Spring Boot 2 and reactive MongoDB example

February 18, 2018

Spring Boot 2 is based on Spring 5 and has full reactive support. Here is a small example app that exposes a Rest endpoint to retrieve data from MongoDB, reactive from one end to the other.

The example app is using an embedded Mongo database running at localhost:27017.

Road to Reactive

To use the reactive non-blocking programming model in Spring 5, you have to

  • use Mono<T> (for single objects) or Flux<T> for streams instead of the object or collection directly
  • replace the imperative programming model by stream-modification methods, like map, flatMap etc.

Reactive Spring Data

For reactive MongoDB support, use dependency org.springframework.boot:spring-boot-starter-data-mongodb-reactive instead of org.springframework.boot:spring-boot-starter-data-mongodb.

Now you can make use of MongoDB’s reactive driver. The ReactiveCrudRepository is similar to the well-known CrudRepository base interface, but uses return types Mono and Flux instead.

For example

interface PersonRepository: ReactiveCrudRepository<Person, String>

Reactive Spring Web

Reactive Spring Web is using the same Controller and PathMapping annotations, just the return type of controller methods is again Mono or Flux.

In combination with the ReactiveCrudRepository, writing such a controller method is quite easy. In the following example, the model object from database is transformed to an API DTO object, just to show how stream processing methods are applied.

class PersonController(private val personRepository: PersonRepository) {
    fun findAll(): Flux<PersonResponse> =
            personRepository.findAll().map { PersonResponse("${it.firstName} ${it.lastName}") }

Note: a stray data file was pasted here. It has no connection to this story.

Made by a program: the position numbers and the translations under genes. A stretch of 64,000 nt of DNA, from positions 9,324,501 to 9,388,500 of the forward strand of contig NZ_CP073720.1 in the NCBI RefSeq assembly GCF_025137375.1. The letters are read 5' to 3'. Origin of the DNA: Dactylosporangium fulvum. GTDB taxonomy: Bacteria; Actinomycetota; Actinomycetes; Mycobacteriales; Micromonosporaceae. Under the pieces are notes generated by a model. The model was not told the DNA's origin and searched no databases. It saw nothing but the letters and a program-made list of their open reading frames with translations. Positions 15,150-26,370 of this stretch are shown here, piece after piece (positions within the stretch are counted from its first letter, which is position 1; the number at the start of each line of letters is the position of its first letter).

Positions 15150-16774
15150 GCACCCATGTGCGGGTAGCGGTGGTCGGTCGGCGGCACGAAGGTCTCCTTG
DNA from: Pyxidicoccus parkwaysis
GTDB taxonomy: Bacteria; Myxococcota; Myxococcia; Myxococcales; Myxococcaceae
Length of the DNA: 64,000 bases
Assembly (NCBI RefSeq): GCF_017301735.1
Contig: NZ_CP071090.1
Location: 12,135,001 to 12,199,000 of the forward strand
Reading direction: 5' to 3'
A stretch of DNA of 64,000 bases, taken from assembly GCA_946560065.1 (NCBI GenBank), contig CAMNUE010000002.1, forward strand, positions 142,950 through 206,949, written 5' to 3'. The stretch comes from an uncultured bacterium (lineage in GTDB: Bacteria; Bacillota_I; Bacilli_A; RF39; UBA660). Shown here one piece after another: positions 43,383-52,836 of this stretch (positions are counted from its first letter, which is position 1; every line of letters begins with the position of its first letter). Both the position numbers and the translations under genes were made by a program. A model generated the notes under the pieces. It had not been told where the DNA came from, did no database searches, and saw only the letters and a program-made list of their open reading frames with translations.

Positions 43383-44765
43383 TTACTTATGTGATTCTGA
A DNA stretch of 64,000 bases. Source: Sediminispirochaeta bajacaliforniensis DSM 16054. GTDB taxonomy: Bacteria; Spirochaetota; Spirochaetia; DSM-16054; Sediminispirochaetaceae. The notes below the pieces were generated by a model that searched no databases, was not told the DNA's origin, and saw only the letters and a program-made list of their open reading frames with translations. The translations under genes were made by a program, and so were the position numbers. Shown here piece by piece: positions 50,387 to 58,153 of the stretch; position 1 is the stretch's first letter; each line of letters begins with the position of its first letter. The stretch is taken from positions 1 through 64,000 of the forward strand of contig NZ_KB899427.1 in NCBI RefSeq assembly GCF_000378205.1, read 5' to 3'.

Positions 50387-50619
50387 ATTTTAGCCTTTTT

class PersonResponse(val name: String)

The API is called with curl http://localhost:8080/persons/.

Tips & Tricks

Refactor-safe serialization

When Spring Data serializes objects for MongoDB, a _class property is added to the document containing the fully qualified class name. When the document is read from DB again, Spring Data knows what object to create. Unfortunately this mechanism breaks when the class is renamed or moved to another package. Previously stored documents have to be migrated.

To avoid that, Kotlin’s @TypeAlias annotation can be used. If present, the value of the type-alias is used instead of the class name.

data class Person(
    val firstName: String,
    val lastName: String
) {
    @Id val _id: String? = null


During startup of the application, some data is written to database.

open fun init(repository: PersonRepository) = CommandLineRunner {
            .then(repository.save(Person("Arthur", "Dent")))
            .then(repository.save(Person("Ford", "Prefect")))

It is very important to call subscribe at the end of the stream definition. Streams without subscribers are not executed.

More info on Spring reactive programming can be found here.


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